2014 Volume 51 Issue 2 Pages 206-212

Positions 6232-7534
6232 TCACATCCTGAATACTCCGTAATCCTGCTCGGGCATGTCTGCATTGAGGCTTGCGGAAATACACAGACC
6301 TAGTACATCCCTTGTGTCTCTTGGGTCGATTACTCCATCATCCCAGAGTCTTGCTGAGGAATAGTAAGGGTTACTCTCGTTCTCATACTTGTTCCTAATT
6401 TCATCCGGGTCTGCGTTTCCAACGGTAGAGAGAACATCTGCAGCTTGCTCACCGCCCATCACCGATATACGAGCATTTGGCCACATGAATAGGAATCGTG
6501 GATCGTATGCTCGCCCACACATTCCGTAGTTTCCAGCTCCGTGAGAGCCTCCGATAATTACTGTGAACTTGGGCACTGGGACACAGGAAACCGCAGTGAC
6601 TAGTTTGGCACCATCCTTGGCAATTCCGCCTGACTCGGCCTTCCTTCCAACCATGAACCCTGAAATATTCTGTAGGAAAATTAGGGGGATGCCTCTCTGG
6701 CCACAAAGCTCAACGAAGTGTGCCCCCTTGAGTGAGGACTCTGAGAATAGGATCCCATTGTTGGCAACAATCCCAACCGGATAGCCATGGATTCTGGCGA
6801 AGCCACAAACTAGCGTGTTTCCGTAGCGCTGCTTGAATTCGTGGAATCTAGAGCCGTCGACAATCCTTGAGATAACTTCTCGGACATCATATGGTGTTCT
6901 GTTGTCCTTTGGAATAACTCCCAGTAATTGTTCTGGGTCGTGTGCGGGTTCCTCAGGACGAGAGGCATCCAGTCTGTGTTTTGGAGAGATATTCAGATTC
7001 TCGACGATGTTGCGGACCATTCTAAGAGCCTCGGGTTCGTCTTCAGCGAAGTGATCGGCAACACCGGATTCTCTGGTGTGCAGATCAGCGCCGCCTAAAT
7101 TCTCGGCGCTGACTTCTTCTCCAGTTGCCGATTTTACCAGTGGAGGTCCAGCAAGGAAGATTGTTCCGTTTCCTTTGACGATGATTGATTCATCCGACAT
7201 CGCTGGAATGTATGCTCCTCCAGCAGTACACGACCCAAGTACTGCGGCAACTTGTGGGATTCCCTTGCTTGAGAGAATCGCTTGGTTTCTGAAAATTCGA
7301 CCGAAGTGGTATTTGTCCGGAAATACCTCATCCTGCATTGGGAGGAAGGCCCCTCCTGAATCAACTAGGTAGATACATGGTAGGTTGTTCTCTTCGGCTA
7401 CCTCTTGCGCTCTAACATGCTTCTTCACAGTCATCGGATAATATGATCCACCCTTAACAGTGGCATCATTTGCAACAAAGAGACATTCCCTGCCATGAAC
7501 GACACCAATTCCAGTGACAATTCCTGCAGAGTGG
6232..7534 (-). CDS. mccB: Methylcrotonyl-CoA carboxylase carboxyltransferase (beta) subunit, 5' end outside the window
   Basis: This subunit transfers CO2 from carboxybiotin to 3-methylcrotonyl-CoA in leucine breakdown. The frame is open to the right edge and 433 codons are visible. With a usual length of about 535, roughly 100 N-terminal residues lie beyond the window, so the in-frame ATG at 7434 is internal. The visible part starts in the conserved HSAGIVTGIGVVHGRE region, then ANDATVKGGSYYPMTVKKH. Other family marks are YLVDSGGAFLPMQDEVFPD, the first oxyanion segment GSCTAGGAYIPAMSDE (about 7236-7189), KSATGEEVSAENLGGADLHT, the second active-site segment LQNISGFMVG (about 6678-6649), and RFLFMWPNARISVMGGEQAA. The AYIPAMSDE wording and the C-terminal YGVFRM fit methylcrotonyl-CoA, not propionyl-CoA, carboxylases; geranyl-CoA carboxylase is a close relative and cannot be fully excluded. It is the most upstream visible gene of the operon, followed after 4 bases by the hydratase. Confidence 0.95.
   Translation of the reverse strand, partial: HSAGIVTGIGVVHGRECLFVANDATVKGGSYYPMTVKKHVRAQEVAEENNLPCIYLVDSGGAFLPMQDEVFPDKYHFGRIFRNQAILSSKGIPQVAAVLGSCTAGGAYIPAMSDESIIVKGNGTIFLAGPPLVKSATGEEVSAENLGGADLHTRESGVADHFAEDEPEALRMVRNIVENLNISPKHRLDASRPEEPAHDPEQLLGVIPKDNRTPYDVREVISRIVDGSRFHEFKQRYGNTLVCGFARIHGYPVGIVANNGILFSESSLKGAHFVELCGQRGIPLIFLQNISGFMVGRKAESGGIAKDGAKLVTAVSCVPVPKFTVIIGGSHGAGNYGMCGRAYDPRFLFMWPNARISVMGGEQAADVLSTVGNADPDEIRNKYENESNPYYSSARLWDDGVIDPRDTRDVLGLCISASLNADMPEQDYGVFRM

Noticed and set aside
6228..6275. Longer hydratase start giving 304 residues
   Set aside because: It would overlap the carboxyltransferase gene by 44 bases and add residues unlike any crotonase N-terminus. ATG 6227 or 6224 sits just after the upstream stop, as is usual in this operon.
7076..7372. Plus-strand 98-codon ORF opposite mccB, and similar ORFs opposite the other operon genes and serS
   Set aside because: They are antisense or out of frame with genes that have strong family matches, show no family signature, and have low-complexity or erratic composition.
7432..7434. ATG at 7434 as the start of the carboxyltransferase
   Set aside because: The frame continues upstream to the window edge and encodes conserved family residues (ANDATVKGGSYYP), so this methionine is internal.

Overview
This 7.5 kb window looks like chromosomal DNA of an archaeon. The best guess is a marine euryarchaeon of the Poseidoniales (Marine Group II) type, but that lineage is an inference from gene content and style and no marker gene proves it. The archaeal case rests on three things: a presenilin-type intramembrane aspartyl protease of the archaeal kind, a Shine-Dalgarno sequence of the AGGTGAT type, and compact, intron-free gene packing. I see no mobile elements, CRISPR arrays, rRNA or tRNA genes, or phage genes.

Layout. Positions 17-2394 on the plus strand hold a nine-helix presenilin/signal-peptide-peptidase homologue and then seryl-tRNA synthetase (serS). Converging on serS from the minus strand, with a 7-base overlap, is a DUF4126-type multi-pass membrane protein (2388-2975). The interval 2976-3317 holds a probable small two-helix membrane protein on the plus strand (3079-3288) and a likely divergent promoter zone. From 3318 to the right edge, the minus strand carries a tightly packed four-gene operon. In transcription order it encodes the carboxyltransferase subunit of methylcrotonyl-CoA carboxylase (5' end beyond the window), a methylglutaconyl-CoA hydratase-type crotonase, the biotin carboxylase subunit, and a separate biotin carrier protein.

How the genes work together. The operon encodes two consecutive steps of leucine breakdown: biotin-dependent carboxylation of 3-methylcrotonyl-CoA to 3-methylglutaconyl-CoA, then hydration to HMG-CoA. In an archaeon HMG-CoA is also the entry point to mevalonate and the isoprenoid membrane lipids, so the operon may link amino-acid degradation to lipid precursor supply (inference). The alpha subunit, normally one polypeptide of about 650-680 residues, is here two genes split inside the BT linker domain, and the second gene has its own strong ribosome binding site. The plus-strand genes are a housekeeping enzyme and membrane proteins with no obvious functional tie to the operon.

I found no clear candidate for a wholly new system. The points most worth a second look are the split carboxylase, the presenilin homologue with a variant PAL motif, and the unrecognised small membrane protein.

The aim of this study was to test the effect of different sodium bicarbonate concentrations on marination performances and meat quality properties. A total of 203 samples were obtained from an homogenous batch of 24 h post mortem chicken breast meat and were subjected to vacuum tumbling in a sodium chloride solution (1.0% wt/w in final product), containing 7 different sodium bicarbonate concentrations from 0 to 0.5%. Meat pH after marination linearly responded with about 0.17 pH unit increase per 0.1% unit addition of bicarbonate. The largest marinade uptake (11.4%) was observed in samples tumbled with 0.30% bicarbonate solution, while the uptake was levelled off, thereafter higher concentrations (0.40 and 0.50%). Cook loss showed a decreasing trend with the increase of bicarbonate level by estimating a 1.8% decrease for 0.10% of bicarbonate addition. Overall appearance of meat was not changed, while the use of sodium bicarbonate was able to improve meat texture by decreasing hardness and chewiness. By using low-resolution Nuclear Magnetic Resonance (LR-NMR) analysis, it was observed that water seemed to exert a plasticizing effect on some biopolymers, so that the total LR-NMR signal fluctuations were not always proportional to the water adsorption. Finally, water gain following marination does not correspond to an increase in the freezable water amount, as detected by differential scanning calorimetry. In conclusion, this study showed that sodium bicarbonate is a superior marinating agent and greater marination performances are obtained when using a concentration no higher than 0.3%.